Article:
Monday, February 25, 2008

That's Third World, man...

Living in a developing country brings some surprises. One of them is these filthy rich people.

No joke, when you go to Kem Chicks, a high end supermarket that sells items for expats in Jakarta (big choices of peanut butter, whole turkeys come Thanksgiving...), you actually have the choice between several types of outfits for your large house staff. Sometimes when you go to the restaurant you can also see rich people's kids in the corner, tended by their nannies while Mum and Dad enjoy care-free time with their friends. Life's sweet. Not always for the nanny.

Jakarta hotel shows kids how to make their own beds

JAKARTA, Feb 24 (Reuters Life!) - In a country where the rich rely heavily on servants to perform the most mundane household chores, being able to make one's own bed is something of a novelty. About 20 small children, Indonesians and Westerners, escorted by their nannies, took part in a training session on Sunday at the Ritz-Carlton in Jakarta, where they were shown how to make a bed properly.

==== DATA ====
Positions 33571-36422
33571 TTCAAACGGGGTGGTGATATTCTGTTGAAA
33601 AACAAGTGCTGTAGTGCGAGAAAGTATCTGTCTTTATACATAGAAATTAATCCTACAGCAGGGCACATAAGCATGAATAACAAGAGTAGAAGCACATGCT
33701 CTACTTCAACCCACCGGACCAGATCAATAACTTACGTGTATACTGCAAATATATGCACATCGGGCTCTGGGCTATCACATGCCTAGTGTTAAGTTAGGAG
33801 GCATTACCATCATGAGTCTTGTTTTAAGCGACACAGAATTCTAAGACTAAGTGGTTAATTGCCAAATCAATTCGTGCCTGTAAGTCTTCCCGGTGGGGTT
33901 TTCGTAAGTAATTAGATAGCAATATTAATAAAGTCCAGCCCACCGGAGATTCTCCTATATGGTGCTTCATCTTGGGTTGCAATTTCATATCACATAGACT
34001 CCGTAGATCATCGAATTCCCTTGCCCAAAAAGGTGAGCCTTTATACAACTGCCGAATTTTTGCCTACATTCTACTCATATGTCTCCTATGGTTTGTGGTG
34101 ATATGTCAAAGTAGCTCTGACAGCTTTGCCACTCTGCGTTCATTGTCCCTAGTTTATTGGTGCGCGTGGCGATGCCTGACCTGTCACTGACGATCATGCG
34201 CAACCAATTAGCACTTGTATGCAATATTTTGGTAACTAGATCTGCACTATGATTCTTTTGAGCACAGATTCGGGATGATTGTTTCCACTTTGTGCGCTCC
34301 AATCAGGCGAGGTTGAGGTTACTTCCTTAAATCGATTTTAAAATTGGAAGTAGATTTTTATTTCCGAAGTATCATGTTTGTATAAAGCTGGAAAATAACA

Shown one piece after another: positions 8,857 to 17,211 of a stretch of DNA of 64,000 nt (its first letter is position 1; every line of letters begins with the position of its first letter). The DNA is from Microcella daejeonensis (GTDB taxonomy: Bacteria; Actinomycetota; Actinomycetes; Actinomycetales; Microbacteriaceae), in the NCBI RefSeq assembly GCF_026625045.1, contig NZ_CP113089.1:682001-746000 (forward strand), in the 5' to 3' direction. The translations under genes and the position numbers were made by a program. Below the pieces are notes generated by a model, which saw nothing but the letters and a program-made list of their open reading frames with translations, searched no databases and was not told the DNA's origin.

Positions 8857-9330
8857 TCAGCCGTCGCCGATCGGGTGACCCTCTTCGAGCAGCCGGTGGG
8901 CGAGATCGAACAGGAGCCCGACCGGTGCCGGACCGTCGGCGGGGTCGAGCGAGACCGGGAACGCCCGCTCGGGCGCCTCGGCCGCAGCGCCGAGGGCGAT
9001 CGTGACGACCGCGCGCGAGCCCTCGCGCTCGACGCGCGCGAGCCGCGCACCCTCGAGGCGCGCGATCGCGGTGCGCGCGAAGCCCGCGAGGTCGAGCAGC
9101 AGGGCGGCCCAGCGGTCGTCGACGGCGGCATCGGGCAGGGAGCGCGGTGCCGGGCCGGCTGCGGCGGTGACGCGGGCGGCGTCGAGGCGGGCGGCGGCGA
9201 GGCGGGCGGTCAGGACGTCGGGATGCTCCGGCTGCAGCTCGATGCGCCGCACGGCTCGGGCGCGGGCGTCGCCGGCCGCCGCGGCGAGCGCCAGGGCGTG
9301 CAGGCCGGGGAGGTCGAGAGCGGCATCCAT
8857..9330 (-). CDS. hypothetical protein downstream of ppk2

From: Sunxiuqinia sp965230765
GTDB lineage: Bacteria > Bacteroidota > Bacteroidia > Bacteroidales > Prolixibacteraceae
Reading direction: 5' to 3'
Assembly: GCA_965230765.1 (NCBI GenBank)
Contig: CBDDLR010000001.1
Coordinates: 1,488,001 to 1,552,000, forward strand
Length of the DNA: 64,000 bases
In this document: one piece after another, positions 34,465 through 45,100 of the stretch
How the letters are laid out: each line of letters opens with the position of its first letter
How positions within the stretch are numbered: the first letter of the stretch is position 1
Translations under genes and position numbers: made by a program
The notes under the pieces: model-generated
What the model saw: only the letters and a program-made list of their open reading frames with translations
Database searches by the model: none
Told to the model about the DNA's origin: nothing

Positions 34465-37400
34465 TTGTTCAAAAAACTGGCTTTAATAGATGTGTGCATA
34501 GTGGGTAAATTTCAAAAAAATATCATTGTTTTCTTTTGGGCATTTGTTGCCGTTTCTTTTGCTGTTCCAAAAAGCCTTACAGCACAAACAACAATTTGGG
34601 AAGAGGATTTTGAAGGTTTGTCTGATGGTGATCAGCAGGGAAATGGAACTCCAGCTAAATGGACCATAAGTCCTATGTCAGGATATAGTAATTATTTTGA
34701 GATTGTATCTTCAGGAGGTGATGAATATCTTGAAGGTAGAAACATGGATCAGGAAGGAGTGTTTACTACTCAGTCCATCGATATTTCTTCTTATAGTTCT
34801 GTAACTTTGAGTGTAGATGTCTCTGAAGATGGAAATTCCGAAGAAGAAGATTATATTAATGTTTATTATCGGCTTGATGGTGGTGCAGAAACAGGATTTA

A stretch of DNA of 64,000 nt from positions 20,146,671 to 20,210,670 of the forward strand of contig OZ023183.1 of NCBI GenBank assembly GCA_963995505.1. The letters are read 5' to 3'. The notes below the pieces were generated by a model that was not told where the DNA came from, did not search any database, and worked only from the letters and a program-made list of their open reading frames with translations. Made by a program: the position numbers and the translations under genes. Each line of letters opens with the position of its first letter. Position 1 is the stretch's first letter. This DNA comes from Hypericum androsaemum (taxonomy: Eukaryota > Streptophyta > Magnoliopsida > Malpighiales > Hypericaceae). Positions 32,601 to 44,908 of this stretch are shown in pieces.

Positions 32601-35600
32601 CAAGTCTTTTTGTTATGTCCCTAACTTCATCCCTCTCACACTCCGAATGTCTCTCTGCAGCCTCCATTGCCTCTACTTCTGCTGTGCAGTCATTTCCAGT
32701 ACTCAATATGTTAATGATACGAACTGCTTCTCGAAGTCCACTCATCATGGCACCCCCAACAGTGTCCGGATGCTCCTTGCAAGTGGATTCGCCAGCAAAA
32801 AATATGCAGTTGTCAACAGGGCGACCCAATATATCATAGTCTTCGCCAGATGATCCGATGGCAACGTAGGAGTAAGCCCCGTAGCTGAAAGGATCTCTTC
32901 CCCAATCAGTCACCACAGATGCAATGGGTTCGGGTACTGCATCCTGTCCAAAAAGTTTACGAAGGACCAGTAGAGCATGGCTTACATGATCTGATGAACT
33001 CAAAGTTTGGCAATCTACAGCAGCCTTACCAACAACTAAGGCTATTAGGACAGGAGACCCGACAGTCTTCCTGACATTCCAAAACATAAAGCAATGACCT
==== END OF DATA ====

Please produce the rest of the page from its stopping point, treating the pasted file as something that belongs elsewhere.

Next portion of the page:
In Indonesia, it is common for wealthy and many middle-class families to employ several servants including housemaids, nannies, drivers, and gardeners. When the servants take their annual holiday after the fasting month, some families complain of being unable to cope without their cleaners and cooks, and move into hotels for the duration.

Several of the children at Sunday's event, who ranged in age from two-and-a-half years to seven years, watched with interest as they were shown how to tuck a sheet under the mattress and fold tidy corners. "It's to show children that making the bed is part of the house chores. And we try to show them from an early age how to do it in the hope that they will do it themselves," said Gloria Vera Kristie, the Ritz-Carlton spokeswoman.

Most of the kids seemed to enjoy the training. Some preferred to just lie down on the bed, while a couple were less enthusiastic. "I don't want it. Murni does it," said one four-year-old, referring to her housecleaner. (Ade Mardiyati)

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